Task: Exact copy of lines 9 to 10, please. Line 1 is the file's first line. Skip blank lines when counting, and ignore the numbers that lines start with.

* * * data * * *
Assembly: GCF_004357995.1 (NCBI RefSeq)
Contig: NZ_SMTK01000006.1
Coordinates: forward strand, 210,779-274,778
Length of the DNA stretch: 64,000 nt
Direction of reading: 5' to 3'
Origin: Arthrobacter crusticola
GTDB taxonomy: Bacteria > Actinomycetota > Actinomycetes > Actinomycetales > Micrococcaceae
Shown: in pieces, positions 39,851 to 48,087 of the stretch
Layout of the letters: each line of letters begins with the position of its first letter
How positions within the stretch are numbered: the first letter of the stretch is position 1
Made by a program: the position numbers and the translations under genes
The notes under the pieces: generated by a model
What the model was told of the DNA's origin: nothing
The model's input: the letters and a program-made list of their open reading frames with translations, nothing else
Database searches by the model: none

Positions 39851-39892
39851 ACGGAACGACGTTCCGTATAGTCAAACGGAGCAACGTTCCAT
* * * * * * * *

Layout of the letters: each line of letters begins with the position of its first letter
How positions within the stretch are numbered: the first letter of the stretch is position 1